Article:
Opinion: Those Future Services wonks

Lisa Harker, chair of the Daycare Trust, but writes in a personal capacity

I have high hopes for Future Services - the joint initiative set up by the CBI, the National Consumer Council and the NCVO - which is attempting to introduce the voice of citizens to the public service reform debate.

No-one really disagrees with the view that public services ought to be shaped by the views and needs of citizens. But policy discussions about changes to public services, including the future role of the voluntary sector, have so far been conducted by policy wonks and journalists. The public's voice has been missing from the debate. By giving a voice to "individuals whose needs are not articulated or are not heard", Future Services is trying to put that right.

Which is why it has been so disappointing that, since its launch in July, the public face of Future Services has been so very policy-wonkish. The initiative's most prominent event so far took place last month - a round-table discussion which was reported, almost verbatim, in the New Statesman.

The transcript of the event was accompanied by a picture of the round-table participants: 20 white men in suits sitting around a table. Okay, so there were three women. But it hardly conveyed a different kind of dialogue.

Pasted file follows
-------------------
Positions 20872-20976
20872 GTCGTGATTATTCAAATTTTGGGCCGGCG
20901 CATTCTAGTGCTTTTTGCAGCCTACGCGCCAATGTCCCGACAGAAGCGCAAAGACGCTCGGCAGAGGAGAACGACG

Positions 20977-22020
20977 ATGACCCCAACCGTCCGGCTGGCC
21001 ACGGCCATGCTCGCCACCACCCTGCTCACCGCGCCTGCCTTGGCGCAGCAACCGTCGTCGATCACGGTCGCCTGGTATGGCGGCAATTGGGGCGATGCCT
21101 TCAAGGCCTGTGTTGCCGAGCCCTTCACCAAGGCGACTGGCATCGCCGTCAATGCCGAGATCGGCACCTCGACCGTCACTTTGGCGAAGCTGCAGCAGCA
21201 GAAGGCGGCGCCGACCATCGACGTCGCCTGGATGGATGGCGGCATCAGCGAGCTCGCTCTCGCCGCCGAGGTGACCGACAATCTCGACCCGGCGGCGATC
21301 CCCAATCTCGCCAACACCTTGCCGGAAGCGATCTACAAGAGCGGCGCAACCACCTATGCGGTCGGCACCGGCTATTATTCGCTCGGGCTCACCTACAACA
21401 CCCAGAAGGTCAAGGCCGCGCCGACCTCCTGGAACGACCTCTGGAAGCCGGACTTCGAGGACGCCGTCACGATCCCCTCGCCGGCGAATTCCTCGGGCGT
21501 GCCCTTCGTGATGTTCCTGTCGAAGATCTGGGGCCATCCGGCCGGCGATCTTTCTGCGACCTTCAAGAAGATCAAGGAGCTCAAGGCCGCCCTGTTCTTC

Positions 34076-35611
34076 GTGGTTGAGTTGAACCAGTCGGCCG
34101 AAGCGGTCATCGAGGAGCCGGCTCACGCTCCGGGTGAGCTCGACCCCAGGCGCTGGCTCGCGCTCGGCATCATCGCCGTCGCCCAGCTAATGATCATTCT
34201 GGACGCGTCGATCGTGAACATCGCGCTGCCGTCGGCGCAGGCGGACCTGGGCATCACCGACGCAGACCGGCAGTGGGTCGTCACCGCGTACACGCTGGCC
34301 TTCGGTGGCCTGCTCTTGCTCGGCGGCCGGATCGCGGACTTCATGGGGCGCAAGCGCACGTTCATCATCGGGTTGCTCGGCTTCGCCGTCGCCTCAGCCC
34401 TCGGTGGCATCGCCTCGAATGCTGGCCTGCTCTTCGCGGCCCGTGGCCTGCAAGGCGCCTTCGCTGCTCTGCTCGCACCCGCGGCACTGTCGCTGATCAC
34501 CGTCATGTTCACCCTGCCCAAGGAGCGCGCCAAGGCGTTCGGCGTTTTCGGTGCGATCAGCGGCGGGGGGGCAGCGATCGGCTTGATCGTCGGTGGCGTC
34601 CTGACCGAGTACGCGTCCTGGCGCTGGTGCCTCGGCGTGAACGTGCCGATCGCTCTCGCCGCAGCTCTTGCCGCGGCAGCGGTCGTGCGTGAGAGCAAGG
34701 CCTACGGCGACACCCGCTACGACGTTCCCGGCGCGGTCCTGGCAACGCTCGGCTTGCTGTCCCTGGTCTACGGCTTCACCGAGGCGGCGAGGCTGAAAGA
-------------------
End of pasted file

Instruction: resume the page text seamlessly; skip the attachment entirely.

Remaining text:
The transcript does reveal a thoughtful discussion, where the concept of choice in public services was dissected, re-branded, disowned and re-claimed. As a former think-tanker, and a self-confessed policy wonk, I found it a riveting read. But I was left wondering whether it was going to make any difference to the terms of the debate, whether the voice of those other than an elite group of citizens would really get to be heard.

The Future Services initiative promises more than this. Research will be conducted to explore the citizens' views, and there are plans to develop models of "customer relationship management" for public services (whatever that means).

Perhaps these activities will help to bring about a different approach.

After all, it would be such a missed opportunity if the very initiative that promises a different kind of dialogue simply carries on debating the issues in the same old way.

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